Posts in Field Notes

Informed observations about exhibitions and events from our contributors; meditations on artistic practice; reflections on art, life, culture

FIELD WORK: Hugo García Manríquez

10.03.2013  |  By

On the occasion of Mark di Suvero at Crissy Field, SFMOMA curator of public programs Frank Smigiel and poet and playwright Kevin Killian co-organized a small chapbook of poetry, beautifully hand-produced by Andrew Kenower and Lara Durback. We are posting selections from FIELD WORK on Open Space throughout the fall.

Pre Columbian, 1965

SECA 2012: Robert Glück on the Neptune Society Columbarium

10.01.2013  |  By

For the first time in the history of SFMOMA’s biennial award program honoring Bay Area artists, the museum has commissioned the four recipients of the 2012 SECA Art Award to create work outside the traditional gallery context. Their site-responsive projects are at several locations throughout the Bay Area. To complement these projects, Open S... More

FIELD WORK: Mark di Suvero at Crissy Field — Poets Respond

09.26.2013  |  By

On the occasion of Mark di Suvero at Crissy Field, SFMOMA curator of public programs Frank Smigiel and poet and playwright Kevin Killian have co-organized a small chapbook of poetry, beautifully hand-produced by Andrew Kenower and Lara Durback. We’ll be posting selections from FIELD WORK on Open Space throughout the fall. Kevin Killian introd... More

New York Art Book Fair

09.24.2013  |  By

Each year the Davids and Goliaths of the art world meet on neutral ground at the New York Art Book Fair, and for at least one weekend they put away their rocks and their swords.

Large galleries benefit from the avant-garde credibility of the event, now in its eighth year, and the small presses and publishers benefit from the huge audience that come... More

SECA 2012: Josh Faught on BE BOLD For What You Stand For, BE CAREFUL For What You Fall For

09.24.2013  |  By

For the first time in the history of SFMOMA’s biennial award program honoring Bay Area artists, the museum has commissioned the four recipients of the 2012 SECA Art Award to create work outside the traditional gallery context. Their site-responsive projects appear in a number of locations around the Bay Area; Josh Faught‘s work is at th... More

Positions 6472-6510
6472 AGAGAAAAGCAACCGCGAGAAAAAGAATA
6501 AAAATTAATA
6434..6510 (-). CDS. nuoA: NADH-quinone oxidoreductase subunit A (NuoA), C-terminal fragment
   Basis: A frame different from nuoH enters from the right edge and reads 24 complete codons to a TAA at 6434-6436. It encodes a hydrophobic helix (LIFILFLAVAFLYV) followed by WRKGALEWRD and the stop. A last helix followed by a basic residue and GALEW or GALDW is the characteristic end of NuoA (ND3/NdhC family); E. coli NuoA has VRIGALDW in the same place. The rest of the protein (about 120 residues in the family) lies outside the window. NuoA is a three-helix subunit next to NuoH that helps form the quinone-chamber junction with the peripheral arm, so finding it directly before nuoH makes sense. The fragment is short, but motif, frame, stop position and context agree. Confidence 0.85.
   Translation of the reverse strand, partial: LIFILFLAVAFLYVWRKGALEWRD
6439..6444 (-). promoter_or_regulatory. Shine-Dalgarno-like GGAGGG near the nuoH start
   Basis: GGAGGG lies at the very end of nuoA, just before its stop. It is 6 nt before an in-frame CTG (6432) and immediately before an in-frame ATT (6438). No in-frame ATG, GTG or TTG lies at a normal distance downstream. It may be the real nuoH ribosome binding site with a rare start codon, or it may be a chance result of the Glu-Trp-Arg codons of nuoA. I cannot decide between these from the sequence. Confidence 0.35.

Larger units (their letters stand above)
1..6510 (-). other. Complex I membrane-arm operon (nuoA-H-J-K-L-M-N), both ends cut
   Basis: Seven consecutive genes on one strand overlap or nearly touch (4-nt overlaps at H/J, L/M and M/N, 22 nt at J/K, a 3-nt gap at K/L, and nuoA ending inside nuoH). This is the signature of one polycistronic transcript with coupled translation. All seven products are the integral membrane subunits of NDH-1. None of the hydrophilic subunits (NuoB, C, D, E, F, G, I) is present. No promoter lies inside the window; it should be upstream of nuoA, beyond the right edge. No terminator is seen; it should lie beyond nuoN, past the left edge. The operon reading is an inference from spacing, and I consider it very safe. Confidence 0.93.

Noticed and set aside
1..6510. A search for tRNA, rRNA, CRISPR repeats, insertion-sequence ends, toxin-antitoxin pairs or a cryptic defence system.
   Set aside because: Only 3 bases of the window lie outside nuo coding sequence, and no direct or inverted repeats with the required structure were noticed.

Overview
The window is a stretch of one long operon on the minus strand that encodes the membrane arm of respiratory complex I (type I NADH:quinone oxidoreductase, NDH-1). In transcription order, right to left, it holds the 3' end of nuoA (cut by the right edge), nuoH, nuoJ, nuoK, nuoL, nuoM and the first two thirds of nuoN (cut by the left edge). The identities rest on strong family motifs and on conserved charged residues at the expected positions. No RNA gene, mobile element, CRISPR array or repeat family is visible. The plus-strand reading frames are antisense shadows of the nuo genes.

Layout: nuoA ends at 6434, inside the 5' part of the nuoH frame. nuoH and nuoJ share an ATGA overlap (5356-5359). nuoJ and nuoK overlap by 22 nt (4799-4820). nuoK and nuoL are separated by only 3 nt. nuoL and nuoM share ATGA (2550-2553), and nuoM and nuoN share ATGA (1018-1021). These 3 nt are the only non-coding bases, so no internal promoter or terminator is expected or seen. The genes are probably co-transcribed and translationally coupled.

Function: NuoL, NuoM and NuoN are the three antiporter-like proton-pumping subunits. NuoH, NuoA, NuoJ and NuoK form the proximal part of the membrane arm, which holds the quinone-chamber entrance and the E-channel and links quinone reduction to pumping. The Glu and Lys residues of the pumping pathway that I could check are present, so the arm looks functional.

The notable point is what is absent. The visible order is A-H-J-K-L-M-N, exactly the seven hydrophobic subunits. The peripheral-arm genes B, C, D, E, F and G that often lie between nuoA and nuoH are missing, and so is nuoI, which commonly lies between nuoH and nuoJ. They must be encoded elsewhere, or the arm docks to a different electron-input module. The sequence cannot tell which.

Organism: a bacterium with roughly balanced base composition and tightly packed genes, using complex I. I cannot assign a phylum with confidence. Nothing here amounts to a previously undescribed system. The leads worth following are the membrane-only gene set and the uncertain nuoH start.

New York Just Elected a Museum Director to the City Council

09.11.2013  |  By

Watch out — New York just elected a powerful museum director to their City Council.

Not only that, but she beat out her closest rival, Ede Fox, by nearly ten points. Although the New York Times had endorsed Fox, a former top aide to City Council Member Jumaane Williams, the Times also called Cumbo “an impressive cultural leader.”

Despite her arts background, she is hardly a newcomer. In the late 1990s Cumbo was an NYU grad student when she decided to turn her thesis project into a full-fledged museum. It became the Museum of Conte... More

Welcome! Fabulous fall season in store

09.09.2013  |  By
Filed under: 151 3rd, Field Notes

It’s been a curious summer around the SFMOMA offices this year: with the museum closed for expansion daily trips into the galleries are a (temporary) thing of the past, and from the bank of windows in our Minna street offices we’ve watched the deconstruction of the back end of the Botta building. It’s been jaw-dropping more days than not. Here’s the view this morning:


Crissy Field Notes: Dogs on di Suvero

08.26.2013  |  By
Filed under: Field Notes

While some have argued that cats have taken over the art world this summer, I’m happy to report that here in San Francisco SFMOMA has gone to the dogs with Mark di Suvero at Crissy Field!

It has been rewarding to see people enjoying the di Suvero sculptures with their canine companions during visits to Crissy Field. While checking out the Instagram photos people have shared from their visits to the exhibition, I fell in love with one group of particularly wind-blown, glamorous canines whose perfectly posed portraits were hard to overlook. W... More

Should SFMOMA Sell Off Its Art Like Detroit?

07.26.2013  |  By
Filed under: Back Page, Field Notes

If you had asked the New Yorker a few days ago, they would have said yes. So why not sell SFMOMA’s Matisse paintings, the Mark Rothko, and the Magritte? Why not pack up the Clyfford Still room and the Warhols and the Ansel Adams photographs, then when it’s all finished, sell off the valuable land? Why not? Just think of the MILLIONS!!!

... More

Developers Destroy 5,000-Year-Old Pyramid in Peru

07.09.2013  |  By

What a shame. Sometimes you just have to wonder how people can be so irresponsible, so blind.

In case you missed it, a few weeks ago developers used bulldozers and heavy equipment to completely demolish and then remove a five-thousand-year-old pyramid near Lima, Peru. Afterward they covered the site with trash and burned it to conceal what they did... More


07.02.2013  |  By

These collaged meditations on “teenage visual dynamics” are by Norwegian artist Are Mokkelbost. In the last few you can also see the back side of the pages he glues together.